There are a couple of good pieces out there about the Human Porcupine, to an extent, but more in general about the way the media has covered him and the entire steroids mess. The fact that the central points are made by writers from completely different generations, cultures and (I'm guessing) experiences, should tell you that this has not been among our finest hours in this business.
One, on MarketWatch.com, quotes esteemed veteran sportswriter and author Robert Lipsyte, who, among his other notable acts, fought to have his paper, The New York Times, refer to Muhammad Ali by that name, rather than Cassius Clay. His current notable act: pointing out, point-blank, that the baseball media "closed their eyes to steroids."
Another one, on ESPN.com, is written by Jason Whitlock, who is considerably younger and louder than Lipsyte, but no less provocative. How provocative? In this column he refers to Babe Ruth as the Sultan of Segregation, pointing out a certain discrepancy in the "legitimacy" of the home run records that people seem determined to brush off.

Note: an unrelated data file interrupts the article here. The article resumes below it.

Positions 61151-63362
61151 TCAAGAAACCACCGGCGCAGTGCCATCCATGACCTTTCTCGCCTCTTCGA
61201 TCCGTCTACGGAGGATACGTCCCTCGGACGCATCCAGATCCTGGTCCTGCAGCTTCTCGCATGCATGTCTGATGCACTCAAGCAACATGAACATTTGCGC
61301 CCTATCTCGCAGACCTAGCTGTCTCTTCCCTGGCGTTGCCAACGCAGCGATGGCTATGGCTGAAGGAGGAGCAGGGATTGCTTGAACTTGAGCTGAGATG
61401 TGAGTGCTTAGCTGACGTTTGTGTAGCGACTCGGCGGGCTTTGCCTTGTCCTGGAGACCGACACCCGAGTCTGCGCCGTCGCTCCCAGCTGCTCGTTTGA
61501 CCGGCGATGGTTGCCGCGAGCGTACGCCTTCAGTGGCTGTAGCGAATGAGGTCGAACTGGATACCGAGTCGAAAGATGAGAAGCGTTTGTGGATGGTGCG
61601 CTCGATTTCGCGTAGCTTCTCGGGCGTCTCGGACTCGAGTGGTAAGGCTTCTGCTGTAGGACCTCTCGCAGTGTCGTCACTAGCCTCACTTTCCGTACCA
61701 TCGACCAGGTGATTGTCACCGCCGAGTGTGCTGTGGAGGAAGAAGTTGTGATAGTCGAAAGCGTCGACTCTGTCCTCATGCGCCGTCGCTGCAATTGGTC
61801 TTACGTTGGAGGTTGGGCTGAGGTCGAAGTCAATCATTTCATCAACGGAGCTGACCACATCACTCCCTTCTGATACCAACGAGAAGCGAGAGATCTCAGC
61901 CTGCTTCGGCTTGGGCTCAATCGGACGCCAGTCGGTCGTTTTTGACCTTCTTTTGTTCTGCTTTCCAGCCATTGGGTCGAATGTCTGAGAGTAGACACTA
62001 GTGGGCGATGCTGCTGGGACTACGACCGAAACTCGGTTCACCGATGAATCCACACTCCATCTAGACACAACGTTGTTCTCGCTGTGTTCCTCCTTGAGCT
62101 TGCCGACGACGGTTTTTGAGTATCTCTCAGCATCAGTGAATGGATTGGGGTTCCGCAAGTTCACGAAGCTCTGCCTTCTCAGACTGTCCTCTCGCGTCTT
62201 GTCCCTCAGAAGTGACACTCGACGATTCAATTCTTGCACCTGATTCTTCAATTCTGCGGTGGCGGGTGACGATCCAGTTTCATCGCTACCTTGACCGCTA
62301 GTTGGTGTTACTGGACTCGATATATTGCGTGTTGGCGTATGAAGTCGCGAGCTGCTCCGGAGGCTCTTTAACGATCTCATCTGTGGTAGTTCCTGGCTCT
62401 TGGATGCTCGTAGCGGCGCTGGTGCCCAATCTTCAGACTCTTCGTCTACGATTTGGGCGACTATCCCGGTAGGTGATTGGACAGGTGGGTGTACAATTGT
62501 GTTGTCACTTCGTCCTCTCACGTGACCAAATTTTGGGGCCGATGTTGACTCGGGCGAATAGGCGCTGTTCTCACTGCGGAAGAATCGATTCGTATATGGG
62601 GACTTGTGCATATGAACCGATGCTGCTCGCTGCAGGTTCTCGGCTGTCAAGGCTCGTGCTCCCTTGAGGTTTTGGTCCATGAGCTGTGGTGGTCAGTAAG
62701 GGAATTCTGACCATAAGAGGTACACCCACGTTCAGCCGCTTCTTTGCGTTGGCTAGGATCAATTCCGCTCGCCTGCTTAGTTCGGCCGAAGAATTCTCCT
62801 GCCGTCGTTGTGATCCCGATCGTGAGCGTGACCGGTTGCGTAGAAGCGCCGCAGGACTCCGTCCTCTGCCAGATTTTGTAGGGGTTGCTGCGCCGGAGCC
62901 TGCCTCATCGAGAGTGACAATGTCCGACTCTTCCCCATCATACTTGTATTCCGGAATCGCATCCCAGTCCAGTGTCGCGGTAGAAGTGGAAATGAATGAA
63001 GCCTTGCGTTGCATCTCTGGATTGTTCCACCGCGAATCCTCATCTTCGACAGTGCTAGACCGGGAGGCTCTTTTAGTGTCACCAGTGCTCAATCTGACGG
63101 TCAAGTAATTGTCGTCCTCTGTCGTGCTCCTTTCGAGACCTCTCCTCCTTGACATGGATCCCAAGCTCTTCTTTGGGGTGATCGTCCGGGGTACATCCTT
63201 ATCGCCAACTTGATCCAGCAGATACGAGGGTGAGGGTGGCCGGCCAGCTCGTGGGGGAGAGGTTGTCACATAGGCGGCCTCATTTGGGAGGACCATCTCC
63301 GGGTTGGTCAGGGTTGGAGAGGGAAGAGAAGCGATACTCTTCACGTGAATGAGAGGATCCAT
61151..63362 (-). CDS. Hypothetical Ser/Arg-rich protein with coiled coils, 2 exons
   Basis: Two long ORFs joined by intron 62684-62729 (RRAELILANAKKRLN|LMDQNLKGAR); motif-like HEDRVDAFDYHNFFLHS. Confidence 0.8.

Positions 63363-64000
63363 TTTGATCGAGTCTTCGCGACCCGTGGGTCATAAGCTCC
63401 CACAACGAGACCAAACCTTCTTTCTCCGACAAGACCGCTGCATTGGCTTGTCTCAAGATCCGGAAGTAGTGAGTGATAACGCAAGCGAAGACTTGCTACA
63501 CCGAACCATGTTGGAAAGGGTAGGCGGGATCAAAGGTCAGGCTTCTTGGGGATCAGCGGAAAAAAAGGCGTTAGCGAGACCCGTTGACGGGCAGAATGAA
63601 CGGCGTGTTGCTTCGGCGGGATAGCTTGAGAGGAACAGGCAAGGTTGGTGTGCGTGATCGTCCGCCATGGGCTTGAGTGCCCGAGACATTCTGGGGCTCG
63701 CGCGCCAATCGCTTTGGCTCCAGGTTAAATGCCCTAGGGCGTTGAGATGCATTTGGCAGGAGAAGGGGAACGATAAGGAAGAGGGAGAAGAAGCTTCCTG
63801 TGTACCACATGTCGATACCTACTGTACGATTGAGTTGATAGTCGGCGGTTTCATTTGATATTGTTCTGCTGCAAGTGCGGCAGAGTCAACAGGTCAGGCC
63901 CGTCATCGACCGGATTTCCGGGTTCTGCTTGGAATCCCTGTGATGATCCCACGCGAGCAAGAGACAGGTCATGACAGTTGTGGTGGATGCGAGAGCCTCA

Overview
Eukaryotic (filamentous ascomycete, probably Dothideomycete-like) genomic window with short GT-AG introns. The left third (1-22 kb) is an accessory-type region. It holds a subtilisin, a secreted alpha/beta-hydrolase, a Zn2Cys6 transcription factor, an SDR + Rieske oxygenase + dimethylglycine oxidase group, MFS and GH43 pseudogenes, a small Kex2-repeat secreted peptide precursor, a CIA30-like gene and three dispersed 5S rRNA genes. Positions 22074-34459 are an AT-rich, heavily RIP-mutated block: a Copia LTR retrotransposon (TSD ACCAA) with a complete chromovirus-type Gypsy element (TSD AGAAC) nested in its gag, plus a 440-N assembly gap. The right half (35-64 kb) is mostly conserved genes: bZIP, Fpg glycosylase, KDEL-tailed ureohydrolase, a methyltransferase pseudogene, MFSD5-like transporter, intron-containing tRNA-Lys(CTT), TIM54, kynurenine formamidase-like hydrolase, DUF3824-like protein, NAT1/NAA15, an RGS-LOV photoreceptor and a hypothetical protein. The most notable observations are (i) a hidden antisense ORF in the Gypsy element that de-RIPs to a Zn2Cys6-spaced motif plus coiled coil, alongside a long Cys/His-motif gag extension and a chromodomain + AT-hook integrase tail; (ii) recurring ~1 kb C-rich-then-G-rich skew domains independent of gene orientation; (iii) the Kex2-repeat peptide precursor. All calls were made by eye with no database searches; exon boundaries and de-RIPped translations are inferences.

The bottom line: I've heard a lot of excuses, explanations and rationalizations as to why the people who covered baseball during the Needleball Era did practically nothing about the evidence they saw in clubhouses every day, and why of all the players connected to this, the Porcupine is getting the overwhelming majority of scrutiny and scorn.
Some explanations have been good, some bad. But overall, we were derelict in our duty, and left it up to the feds who busted BALCO and the investigative reporters who pounded on that bust to do our jobs. I hope we don't screw up the next game-altering, history-affecting, society-upheaving scandal that lands in our laps.
For more of David Steele's blog, go to baltimoresun.com/steeleblog